9. Combine your errands so you can do all of them at one time. Put on your protective gear, go do 4 or 5, or more, errands, get home. Now you only used ONE mask to run multiple errands!!
10. Think long and hard about attending any meetings, going to ANY movies or restaurants or events. Even church. Hopefully your pastor will have implemented many of the measures I (and others!) suggested in connection with my previous article, “Church Pandemic Preparedness” (https://survivalblog.com/church-pandemic-preparedness-shepherdfarmergeek/#comment-202150 )
God does not “guarantee” you won’t get sick just because you’re doing something religious. Send your pastor (and other leaders as needed) a nice email (or call them) to explain. Then watch your church’s online sermon streaming. Or maybe a friend would videotape the sermon for you if your church doesn’t have the tech?
It’s completely okay to miss a few services. You skip services when you’re sick, right? What could possibly be wrong skipping services so you don’t get sick?
Download some favorite worship songs from YouTube and gather around your PC. Or copy the songs to a datakey / flash drive and use my favorite: an MP3 player! Sing together as a family!
YouTube Downloader is your friend, and it’s free: https://youtubedownloader.com/en/ My favorite MP3 player (under $20, and a dozen more like it on Amazon) has a lot of nice features (and short wave!):
Yes, (unless you’re extra high risk) you could wear a mask and goggles to church, but they’re uncomfortable, and they’re a challenge to sing with. Mostly, you’ve got to have enough courage to have everyone stare at you like some nut. But, think of yourself as a trend setter, and being a good example for the rest of them.someone has to be first!
So, even if you have a lot of filter masks, extend your supply with these simple suggestions. And now you’ve stretched your supply and you start to realize that this thing is going to last longer than your supply. What do you do?!
There ARE instructions online for people who want to try making their own masks from furnace air filters and other materials. Very painful to watch… A lot of things can go wrong with that approach, but “desperate people do desperate things.”
Moral of the story: Don’t be that desperate person. Get masks, baby them and make them last!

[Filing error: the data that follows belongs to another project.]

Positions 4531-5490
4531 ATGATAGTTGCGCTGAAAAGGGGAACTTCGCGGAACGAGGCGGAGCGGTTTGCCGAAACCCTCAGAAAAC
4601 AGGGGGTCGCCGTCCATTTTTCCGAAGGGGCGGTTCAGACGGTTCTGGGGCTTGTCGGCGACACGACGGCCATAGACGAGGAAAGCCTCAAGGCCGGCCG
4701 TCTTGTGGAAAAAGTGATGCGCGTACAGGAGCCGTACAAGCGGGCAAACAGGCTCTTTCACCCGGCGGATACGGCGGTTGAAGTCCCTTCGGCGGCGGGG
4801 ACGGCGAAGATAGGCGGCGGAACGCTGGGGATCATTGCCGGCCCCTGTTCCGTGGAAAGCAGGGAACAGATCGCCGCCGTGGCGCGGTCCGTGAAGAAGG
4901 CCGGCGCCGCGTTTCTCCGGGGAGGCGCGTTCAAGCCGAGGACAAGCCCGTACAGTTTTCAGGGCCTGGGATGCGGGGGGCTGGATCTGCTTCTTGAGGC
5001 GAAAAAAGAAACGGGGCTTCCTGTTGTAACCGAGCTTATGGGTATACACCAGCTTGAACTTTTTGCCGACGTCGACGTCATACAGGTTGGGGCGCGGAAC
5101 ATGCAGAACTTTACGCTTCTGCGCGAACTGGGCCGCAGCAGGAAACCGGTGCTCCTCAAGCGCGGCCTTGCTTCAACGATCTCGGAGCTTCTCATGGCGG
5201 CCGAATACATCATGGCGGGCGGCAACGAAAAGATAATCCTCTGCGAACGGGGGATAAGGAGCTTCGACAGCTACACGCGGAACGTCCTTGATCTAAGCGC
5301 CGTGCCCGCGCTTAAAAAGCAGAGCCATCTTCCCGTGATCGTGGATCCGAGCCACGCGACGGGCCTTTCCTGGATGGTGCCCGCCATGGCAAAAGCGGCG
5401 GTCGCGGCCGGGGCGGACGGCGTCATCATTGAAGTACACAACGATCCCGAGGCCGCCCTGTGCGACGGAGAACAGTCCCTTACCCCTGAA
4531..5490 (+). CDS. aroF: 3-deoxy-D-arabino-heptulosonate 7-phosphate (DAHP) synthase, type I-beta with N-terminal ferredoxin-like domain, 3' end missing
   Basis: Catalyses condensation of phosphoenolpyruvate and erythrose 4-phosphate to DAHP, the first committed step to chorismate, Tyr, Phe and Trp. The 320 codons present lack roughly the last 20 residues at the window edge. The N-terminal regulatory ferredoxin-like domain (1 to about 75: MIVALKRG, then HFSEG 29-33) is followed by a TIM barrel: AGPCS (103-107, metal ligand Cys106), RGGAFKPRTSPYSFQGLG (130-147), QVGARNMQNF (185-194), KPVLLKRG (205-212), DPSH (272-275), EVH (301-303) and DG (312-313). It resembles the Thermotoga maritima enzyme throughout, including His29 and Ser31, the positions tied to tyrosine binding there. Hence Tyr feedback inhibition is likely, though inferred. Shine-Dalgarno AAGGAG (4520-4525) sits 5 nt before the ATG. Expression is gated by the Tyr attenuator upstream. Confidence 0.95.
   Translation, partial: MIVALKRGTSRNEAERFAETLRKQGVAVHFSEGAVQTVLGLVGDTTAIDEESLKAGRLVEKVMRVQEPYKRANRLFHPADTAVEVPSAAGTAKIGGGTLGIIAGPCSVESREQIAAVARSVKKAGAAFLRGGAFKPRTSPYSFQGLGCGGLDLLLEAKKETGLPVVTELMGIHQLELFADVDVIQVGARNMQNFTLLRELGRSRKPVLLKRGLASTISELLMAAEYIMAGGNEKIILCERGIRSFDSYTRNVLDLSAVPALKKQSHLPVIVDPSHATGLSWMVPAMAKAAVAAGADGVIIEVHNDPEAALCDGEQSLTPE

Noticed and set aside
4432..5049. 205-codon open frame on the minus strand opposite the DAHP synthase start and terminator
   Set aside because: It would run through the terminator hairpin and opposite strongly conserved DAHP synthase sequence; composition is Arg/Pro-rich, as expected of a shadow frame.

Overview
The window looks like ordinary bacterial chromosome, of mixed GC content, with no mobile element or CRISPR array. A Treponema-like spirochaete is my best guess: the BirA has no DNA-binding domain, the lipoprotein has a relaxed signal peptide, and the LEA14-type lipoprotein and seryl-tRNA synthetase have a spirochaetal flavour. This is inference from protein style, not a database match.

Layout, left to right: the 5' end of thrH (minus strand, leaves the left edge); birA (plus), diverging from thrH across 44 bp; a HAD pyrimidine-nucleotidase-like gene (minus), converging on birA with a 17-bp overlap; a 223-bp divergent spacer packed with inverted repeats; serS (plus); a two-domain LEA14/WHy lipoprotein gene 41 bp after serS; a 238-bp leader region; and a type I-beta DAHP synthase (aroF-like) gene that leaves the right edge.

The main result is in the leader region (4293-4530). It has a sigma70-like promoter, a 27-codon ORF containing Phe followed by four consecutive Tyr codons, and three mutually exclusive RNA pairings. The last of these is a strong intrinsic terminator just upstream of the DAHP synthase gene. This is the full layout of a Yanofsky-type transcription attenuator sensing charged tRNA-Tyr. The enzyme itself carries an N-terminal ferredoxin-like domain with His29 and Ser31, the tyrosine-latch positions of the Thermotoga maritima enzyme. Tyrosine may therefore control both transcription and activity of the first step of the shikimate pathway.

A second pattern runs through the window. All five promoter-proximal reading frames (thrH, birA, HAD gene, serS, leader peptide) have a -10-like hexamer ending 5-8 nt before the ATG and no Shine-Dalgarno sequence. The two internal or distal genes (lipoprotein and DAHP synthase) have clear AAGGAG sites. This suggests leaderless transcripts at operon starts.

WAIT IT OUT
We know that for most coronaviruses the maximum amount of time they can survive on a hard surface is 9 days. We also know that viruses don’t survive as long on fabric/porous surfaces. What we don’t yet know is how long COVID, specifically, lasts on fabric surfaces like filter masks.
So this suggests a clever strategy: place each contaminated mask in a bag (so it doesn’t contaminate your house!) marked with the date, and wait it out. Nine days. After nine days, all of the viruses on your mask and in the bag should have been inactivated.
If you have nine masks you can just keep rotating them. If you wear a mask in the morning and take it off for lunch, bag it, and put on a fresh mask after lunch. When you get out to the car after work bag the second one and take them home to wait it out.
I can guarantee you that nobody has enough masks to wear two a day for the duration of this pandemic (or even one a day each, for the husband and for the wife).
After studying about this pandemic extensively, I’ve come to the conclusion that our family’s new policy will be:
“ONLY put new or sanitized masks ON.”
As I mentioned in https://survivalblog.com/letter-wuhan-virus-shepherdfarmergeek/ “Don’t spray the mask with liquids (diluted bleach comes to mind) or bake them – the mask works by having a huge network of *fuzzy fibers* to attract tiny particles as they make their way through. If the fuzzies get clumped together by being wetted (and dried) they aren’t going to work.
The masks don’t actually block viruses – they’re too small to be stopped – but viruses in the air are usually embedded in tiny saliva droplets that are large enough to stop, although some free viruses will be caught by the fibers because of an electrostatic attraction.
Bleach (sodium hypochlorite) works. It kills viruses. But hosing down your masks risks clumping up the fuzzies. I do think it’s possible to give a contaminated mask a light enough misting with diluted bleach (diluted enough to (a) spray out of your spray bottle in a very fine mist, and (b) diluted not any more than necessary so there’s not excess water there to clump up the fuzzies.
And this is all conjecture until someone does the science. But back to the principle that SOME mask, even a mask that’s now not working quite as well as it originally did, is still better than running out of masks and going without any mask at all.
And you’ll need to weigh those risks with putting a mask on your face that’s already potentially coated with “deadly poison dust,” as I referred to it earlier. I think it CAN be done, but it’s risky, and certainly riskier than just putting a nice clean mask on your face!
So a bleach mist is an option.
(To be continued tomorrow, in Part 2.)